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Processing of IPv6 "Atomic" Fragments
RFC 6946

Internet Engineering Task Force (IETF)                           F. Gont
Request for Comments: 6946                           Huawei Technologies
Updates: 2460, 5722                                             May 2013
Category: Standards Track
ISSN: 2070-1721

                 Processing of IPv6 "Atomic" Fragments

Abstract

   The IPv6 specification allows packets to contain a Fragment Header
   without the packet being actually fragmented into multiple pieces (we
   refer to these packets as "atomic fragments").  Such packets are
   typically sent by hosts that have received an ICMPv6 "Packet Too Big"
   error message that advertises a Next-Hop MTU smaller than 1280 bytes,
   and are currently processed by some implementations as normal
   "fragmented traffic" (i.e., they are "reassembled" with any other
   queued fragments that supposedly correspond to the same original
   packet).  Thus, an attacker can cause hosts to employ atomic
   fragments by forging ICMPv6 "Packet Too Big" error messages, and then
   launch any fragmentation-based attacks against such traffic.  This
   document discusses the generation of the aforementioned atomic
   fragments and the corresponding security implications.  Additionally,
   this document formally updates RFC 2460 and RFC 5722, such that IPv6
   atomic fragments are processed independently of any other fragments,
   thus completely eliminating the aforementioned attack vector.

Status of This Memo

   This is an Internet Standards Track document.

   This document is a product of the Internet Engineering Task Force
   (IETF).  It represents the consensus of the IETF community.  It has
   received public review and has been approved for publication by the
   Internet Engineering Steering Group (IESG).  Further information on
   Internet Standards is available in Section 2 of RFC 5741.

   Information about the current status of this document, any errata,
   and how to provide feedback on it may be obtained at
   http://www.rfc-editor.org/info/rfc6946.

Gont                         Standards Track                    [Page 1]
RFC 6946                  IPv6 Atomic Fragments                 May 2013

Copyright Notice

   Copyright (c) 2013 IETF Trust and the persons identified as the
   document authors.  All rights reserved.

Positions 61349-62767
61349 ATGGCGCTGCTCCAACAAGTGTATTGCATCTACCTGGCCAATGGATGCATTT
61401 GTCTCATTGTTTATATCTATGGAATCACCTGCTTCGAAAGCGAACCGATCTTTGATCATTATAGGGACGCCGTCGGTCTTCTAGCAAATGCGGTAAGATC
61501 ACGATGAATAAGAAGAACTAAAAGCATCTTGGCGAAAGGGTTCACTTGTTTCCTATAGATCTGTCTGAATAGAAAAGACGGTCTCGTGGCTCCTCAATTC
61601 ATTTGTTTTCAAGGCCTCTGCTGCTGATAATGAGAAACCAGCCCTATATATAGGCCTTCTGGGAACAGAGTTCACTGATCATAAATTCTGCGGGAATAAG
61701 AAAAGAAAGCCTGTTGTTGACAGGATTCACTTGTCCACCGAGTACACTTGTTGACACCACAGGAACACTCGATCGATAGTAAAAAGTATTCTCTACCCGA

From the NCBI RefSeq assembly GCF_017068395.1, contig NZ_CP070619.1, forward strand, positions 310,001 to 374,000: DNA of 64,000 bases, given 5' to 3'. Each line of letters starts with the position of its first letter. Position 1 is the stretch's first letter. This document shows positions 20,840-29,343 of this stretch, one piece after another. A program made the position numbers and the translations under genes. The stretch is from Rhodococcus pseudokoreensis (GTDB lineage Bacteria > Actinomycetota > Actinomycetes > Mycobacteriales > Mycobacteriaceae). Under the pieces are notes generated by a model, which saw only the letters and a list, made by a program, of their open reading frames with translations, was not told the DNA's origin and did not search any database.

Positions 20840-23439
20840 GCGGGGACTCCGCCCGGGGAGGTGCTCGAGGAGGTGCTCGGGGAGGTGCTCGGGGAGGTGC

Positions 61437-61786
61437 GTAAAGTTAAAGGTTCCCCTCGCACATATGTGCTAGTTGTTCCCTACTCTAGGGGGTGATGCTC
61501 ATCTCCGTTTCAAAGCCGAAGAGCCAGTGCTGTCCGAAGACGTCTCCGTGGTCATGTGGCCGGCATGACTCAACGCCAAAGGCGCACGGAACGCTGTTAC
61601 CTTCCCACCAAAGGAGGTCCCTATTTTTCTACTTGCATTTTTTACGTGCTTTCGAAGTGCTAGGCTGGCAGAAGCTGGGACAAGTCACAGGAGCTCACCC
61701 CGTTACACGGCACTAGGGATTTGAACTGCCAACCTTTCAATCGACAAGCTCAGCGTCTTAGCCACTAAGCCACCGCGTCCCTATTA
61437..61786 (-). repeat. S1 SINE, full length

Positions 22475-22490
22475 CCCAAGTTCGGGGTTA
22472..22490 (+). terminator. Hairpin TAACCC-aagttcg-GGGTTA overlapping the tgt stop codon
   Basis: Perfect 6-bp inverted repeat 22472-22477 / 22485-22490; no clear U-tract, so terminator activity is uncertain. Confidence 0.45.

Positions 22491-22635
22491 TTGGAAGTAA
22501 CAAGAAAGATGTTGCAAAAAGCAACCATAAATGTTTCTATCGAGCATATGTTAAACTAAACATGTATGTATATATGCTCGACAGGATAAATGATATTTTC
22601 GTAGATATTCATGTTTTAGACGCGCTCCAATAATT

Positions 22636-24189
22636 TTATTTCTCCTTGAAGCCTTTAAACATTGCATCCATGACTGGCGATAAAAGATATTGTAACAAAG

This document is subject to BCP 78 and the IETF Trust's Legal
   Provisions Relating to IETF Documents
   (http://trustee.ietf.org/license-info) in effect on the date of
   publication of this document.  Please review these documents
   carefully, as they describe your rights and restrictions with respect
   to this document.  Code Components extracted from this document must
   include Simplified BSD License text as described in Section 4.e of
   the Trust Legal Provisions and are provided without warranty as
   described in the Simplified BSD License.

Table of Contents

   1. Introduction ....................................................2
   2. Terminology .....................................................4
   3. Generation of IPv6 Atomic Fragments .............................4
   4. Updating RFC 2460 and RFC 5722 ..................................5
   5. Security Considerations .........................................6
   6. Acknowledgements ................................................6
   7. References ......................................................7
      7.1. Normative References .......................................7
      7.2. Informative References .....................................7
   Appendix A. Survey of Processing of IPv6 Atomic Fragments by
               Different Operating Systems ............................8

1.  Introduction

   [RFC2460] specifies the IPv6 fragmentation mechanism, which allows
   IPv6 packets to be fragmented into smaller pieces such that they fit
   in the Path-MTU to the intended destination(s).  [RFC2460] allows
   fragments to overlap, thus leading to ambiguity in the result of the
   reassembly process, which could be leveraged by attackers to bypass
   firewall rules and/or evade Network Intrusion Detection Systems
   (NIDS) [RFC5722].

   [RFC5722] forbids overlapping fragments, specifying that when
   overlapping fragments are detected, all the fragments corresponding
   to that packet must be silently discarded.

   As specified in Section 5 of [RFC2460], when a host receives an
   ICMPv6 "Packet Too Big" message advertising a "Next-Hop MTU" smaller
   than 1280 (the minimum IPv6 MTU), it is not required to reduce the
   assumed Path-MTU, but must simply include a Fragment Header in all
   subsequent packets sent to that destination.  The resulting packets

Gont                         Standards Track                    [Page 2]

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